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HOLMDEL, NJ-Plans for redeveloping the sprawling former Bell Labs complex here have taken a step forward with the publication of a final report of a multidisciplinary charrette held in 2008 by a coalition of state and national organizations. That effort “developed design approaches for the preservation and sympathetic and sustainable reuse of the internationally significant modernist landmark,” says architect Michael Calafati, an organizer of the charrette.

The complex designed by Eero Saarinen consists of two million square feet on six floors on 470 acres in this Monmouth County community. Bell Labs completely vacated the premises in 2005, and it’s currently owned by that company’s successor, Alcatel-Lucent. Preferred Real Estate Investments had a deal on the table to buy it for $250 million, but the offer fell apart in late 2007 after PREI failed to get its mixed-use redevelopment plans approved.

The 70-page charrette book summarizes the work of 36 design professionals and scholars who assembled over a three-day period and worked collaboratively to explore solutions to adapting the Bell Labs site to new uses while protecting the site’s landscape. The book provides a history of the Saarinen-designed building and the Sasaski, Walker and Associates-designed landscape, which have been deemed eligible for inclusion in the National Register of Historic Places. The book also includes oral histories from former employees at Bell Labs.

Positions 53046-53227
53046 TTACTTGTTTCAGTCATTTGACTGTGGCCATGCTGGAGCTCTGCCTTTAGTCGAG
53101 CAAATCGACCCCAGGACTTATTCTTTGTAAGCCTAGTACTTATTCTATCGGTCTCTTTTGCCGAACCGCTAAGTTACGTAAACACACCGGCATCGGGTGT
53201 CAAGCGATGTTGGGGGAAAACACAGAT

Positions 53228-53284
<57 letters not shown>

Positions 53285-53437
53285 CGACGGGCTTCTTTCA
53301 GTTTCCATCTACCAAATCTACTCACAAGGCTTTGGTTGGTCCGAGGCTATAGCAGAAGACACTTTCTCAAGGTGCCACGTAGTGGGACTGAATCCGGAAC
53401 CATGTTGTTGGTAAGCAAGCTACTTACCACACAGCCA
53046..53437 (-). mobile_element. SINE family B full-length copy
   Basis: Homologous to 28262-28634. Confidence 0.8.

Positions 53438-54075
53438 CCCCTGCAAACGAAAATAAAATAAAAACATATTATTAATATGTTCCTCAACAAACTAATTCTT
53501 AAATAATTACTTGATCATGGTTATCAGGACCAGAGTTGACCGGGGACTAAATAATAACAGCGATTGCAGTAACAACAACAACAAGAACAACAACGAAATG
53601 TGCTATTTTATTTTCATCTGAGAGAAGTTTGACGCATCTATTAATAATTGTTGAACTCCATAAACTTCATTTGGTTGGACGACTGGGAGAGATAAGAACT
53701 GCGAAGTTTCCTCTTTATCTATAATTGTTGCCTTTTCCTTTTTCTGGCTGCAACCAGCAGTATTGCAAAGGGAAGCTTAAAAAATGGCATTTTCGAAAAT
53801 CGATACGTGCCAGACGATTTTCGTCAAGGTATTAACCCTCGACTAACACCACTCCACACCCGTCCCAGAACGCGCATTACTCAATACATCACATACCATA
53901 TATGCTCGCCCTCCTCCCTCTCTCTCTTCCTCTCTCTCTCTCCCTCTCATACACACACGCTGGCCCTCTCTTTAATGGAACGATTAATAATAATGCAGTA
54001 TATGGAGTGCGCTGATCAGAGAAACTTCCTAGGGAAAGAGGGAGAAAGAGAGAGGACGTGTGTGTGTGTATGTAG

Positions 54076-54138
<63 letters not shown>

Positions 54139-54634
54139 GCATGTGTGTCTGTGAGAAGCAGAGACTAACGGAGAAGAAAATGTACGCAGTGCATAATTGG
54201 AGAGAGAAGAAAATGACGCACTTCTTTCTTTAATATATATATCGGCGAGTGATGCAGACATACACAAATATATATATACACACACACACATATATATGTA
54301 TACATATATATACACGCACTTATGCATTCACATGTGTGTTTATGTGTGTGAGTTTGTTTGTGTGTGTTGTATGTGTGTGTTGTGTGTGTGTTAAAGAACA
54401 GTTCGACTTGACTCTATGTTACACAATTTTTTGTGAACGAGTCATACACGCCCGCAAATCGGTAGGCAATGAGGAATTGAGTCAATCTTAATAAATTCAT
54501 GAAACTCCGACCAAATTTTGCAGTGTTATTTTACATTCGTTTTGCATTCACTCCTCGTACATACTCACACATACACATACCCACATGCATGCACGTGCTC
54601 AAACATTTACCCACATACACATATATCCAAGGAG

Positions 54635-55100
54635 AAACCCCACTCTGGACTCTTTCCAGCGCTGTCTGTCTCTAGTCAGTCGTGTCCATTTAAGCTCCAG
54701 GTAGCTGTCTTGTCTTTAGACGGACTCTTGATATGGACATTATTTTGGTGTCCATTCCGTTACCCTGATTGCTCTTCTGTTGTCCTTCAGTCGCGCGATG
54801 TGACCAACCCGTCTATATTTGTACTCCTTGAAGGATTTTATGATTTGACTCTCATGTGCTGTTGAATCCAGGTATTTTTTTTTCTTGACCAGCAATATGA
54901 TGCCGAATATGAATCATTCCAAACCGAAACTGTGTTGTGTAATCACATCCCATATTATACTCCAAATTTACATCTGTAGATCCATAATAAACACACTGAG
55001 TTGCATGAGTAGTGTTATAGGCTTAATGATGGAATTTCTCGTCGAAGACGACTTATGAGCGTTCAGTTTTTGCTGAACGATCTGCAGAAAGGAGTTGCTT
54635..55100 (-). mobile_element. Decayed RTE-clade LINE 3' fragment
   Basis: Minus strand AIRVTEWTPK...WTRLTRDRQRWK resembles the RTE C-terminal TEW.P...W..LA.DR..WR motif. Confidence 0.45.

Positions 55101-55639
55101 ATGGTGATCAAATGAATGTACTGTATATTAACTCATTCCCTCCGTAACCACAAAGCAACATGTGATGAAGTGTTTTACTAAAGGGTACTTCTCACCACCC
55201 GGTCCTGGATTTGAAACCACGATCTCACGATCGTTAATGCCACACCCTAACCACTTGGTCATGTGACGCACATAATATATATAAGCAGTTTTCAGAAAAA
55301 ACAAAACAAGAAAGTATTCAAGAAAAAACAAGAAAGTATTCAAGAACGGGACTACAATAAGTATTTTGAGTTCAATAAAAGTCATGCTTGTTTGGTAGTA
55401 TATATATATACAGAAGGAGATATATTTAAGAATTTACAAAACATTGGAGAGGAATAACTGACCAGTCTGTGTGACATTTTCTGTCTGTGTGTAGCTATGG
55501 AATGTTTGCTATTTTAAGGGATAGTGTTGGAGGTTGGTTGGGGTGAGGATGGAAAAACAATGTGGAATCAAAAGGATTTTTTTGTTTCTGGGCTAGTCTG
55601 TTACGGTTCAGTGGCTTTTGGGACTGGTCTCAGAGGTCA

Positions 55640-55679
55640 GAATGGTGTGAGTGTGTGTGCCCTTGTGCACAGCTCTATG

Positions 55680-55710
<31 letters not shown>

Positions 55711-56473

Home to the work of several Nobel Prize laureates–including incoming Secretary of Energy Steven Chu–as well as the development of the transistor, microwavetransmission and, more recently, cell phones, the facility is considered one of the most important locations of American achievement in tech R&D. The publication presents alternatives for adaptive use and preservation by charrette participants and drawings by students at the New Jersey Institute of Technology.

Those proposals for reuse, generally speaking, include multi-tenant commercial offices, a center for graduate studies, a healthcare center, multifamily housing and high-tech R&D facilities. “They respect the original building fabric, landscape and integrity of materials and design while adapting the building for sustainable uses,” Calafati says. “The intensive effort of the charrette participants illustrates that the building and site are more significant, more beautiful, more flexible, more sustainable and more adaptable to new uses than previously imagined.

“Now more than ever, innovative interdisciplinary design proposals are required for this complex,” he says. “It is a landmark in the history of planning, architecture, landscape architecture and technology. In order for it to be revitalized for new and potentially mixed uses, it must combine commitment to historic preservation and sustainability.”

The coalition that coordinated the charrette and has now published the final report includes the New Jersey Chapter of the American Institute of Architects, Preservation New Jersey, the National Trust for Historic Preservation, DOCOMOMO-US (DOcumentation and COnservation of Buildings and Sites of the MOdern MOvement), the DOCOMOMO US/NY Tri-State Chapter, the Recent Past Preservation Network, the Cultural Landscape Foundation and the New Jersey Conservation Foundation.

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